Iâ€™ve already expressedÂ my opposition to any proposed ag gag laws and related desire for more transparency, so today Iâ€™m going to be brief and blunt as I extend it.
Intensive livestock farming needs to stop. Here are a few reasons why:
- it concentrates effluence, leading to water, air and soil pollution as well as loss of social amenity for those who live nearby;
- it drives increased meat consumption (which in turn drives increased monoculture grain production to feed livestock instead of people, which in turn drives further deforestation, etc, ad nauseam) â€“ the only reason chicken and pork are consumed in the vast quantities they are is due to growing numbers of these animals in sheds;
- it forces you â€˜to get big or get outâ€™, which has meant a concentration of farming to fewer, bigger farms and the loss of regional livelihoods across Australia (and the global north). There were about 50,000 pig farmers in Australia in the 1960s â€“ now there are just 660, and yet production is higher now;
- it leads to a higher incidence of antibiotic-resistant bacteria, which makes human illnesses harder to treat (not to mention non-human illnesses);
- itâ€™s wrong to confine an animal in a cage for the entirety of its life.
The first four points are virtually indisputable, so Iâ€™ll say a couple of things about the last one.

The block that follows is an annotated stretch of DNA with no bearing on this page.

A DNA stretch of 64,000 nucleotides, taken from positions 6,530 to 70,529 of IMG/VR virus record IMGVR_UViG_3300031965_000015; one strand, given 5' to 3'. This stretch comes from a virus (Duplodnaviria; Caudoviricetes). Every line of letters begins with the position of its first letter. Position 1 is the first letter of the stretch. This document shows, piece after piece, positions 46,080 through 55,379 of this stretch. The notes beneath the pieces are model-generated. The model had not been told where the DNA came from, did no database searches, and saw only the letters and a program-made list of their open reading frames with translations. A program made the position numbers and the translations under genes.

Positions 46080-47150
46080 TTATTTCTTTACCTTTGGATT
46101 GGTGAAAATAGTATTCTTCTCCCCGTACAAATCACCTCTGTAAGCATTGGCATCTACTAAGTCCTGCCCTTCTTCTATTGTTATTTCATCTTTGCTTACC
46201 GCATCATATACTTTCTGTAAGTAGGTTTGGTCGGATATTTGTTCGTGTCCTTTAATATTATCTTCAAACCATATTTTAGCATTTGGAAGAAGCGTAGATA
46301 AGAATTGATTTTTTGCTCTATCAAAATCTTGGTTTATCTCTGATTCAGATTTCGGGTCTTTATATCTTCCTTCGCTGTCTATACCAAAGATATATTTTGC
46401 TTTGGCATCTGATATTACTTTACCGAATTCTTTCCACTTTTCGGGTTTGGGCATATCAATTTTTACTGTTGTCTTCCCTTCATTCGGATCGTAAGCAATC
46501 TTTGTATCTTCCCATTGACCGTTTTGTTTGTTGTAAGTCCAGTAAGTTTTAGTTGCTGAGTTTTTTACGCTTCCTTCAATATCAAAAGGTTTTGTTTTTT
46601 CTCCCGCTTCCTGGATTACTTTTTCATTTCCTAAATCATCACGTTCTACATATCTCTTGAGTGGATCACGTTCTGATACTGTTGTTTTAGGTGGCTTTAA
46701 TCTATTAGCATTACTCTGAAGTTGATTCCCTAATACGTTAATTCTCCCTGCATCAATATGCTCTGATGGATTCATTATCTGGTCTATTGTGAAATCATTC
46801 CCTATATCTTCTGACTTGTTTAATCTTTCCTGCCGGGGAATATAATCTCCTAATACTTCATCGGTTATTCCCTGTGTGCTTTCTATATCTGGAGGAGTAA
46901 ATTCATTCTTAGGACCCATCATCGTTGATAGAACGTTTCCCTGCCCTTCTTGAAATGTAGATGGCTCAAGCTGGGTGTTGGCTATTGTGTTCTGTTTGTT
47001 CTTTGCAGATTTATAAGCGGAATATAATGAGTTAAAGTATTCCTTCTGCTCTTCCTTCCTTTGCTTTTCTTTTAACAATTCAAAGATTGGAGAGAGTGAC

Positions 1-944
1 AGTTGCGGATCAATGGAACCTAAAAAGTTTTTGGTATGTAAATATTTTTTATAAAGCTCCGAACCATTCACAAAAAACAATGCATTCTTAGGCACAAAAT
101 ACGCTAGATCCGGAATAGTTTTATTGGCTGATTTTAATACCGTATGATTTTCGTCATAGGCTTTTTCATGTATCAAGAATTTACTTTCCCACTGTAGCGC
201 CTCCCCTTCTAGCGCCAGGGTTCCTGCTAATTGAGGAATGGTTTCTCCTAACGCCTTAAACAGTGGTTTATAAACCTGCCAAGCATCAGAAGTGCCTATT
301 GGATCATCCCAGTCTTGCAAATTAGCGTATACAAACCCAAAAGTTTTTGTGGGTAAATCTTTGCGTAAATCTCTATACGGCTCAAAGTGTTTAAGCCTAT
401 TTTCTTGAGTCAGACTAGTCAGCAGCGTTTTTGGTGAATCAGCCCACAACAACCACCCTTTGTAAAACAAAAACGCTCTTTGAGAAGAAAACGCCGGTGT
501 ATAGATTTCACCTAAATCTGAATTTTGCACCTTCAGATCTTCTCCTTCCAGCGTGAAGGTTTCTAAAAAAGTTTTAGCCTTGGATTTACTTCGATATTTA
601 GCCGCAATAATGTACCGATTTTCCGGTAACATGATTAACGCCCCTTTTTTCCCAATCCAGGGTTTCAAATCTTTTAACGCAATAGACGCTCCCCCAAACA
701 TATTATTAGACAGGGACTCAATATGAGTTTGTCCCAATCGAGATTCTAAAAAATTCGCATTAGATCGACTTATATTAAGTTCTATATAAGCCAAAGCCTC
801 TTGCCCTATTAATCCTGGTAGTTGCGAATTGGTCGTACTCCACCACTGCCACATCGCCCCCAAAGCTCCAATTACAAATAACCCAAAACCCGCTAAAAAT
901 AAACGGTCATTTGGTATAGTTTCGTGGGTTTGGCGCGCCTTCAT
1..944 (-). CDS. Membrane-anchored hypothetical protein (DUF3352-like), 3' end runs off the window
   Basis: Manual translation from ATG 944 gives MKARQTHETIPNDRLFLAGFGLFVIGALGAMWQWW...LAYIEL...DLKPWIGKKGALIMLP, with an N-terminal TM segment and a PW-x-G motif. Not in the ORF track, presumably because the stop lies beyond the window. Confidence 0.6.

Some people obviously believe it is not wrong to raise animals for meat in cages. Their ethical code differs from mine, just as a vegan abolitionistâ€™s code differs from mine.
I say itâ€™s unethical to cage animals. Vegan abolitionists say itâ€™s unethical to kill and eat animals.
I have pursued a life as a free-range pig farmer because I believe so strongly that people should have the choice of genuine pastured meat to help them stop eating animals raised in sheds and cages.
I call myself an ethical farmer because we raise our animals on the paddocks in a way we believe is ethical. I do not say this to suggest all other farmers are unethical, however, as I’ve said, I do believe it is unethical to raise animals in cages.
If you call your produce â€˜farm freshâ€™ or â€˜naturalâ€™, are you suggesting everyone elseâ€™s produce is rotten and fake? No? I didnâ€™t think so.
Some animal rights activists spend their lives trying to take footage of what happens in intensive farmsÂ because they believe so strongly that it is wrong to confine, kill, and eat animals.
These activists are targeting intensive livestock farms, as well as live export. If youâ€™re not confining animals on land or on a ship, theyâ€™re not likelyÂ to sneak in and film your operation. And if you share your own story, open your doors, and crucially, do what you say youâ€™re doing, itâ€™s very hard for someone else to catch you out.
They are the canary in the mine, people, and if you donâ€™t let the animals out you might get shafted.
I would genuinely like to see a gentle transition that supports family farmers as they move away from intensive animal farming, not a shutdown of the industry that ruins lives while trying to protect animal welfare. It doesnâ€™t have to be all or nothing, but it does need to change.
Politicians may make more laws, but whistleblowers will find a way to uncover what they believe is an injustice, so why not just stop the injustice?
Let them eat grass!
PS Russ Patterson wrote a response to my original transparency post on Ann Brittonâ€™s blog. Iâ€™ve responded to his arguments there.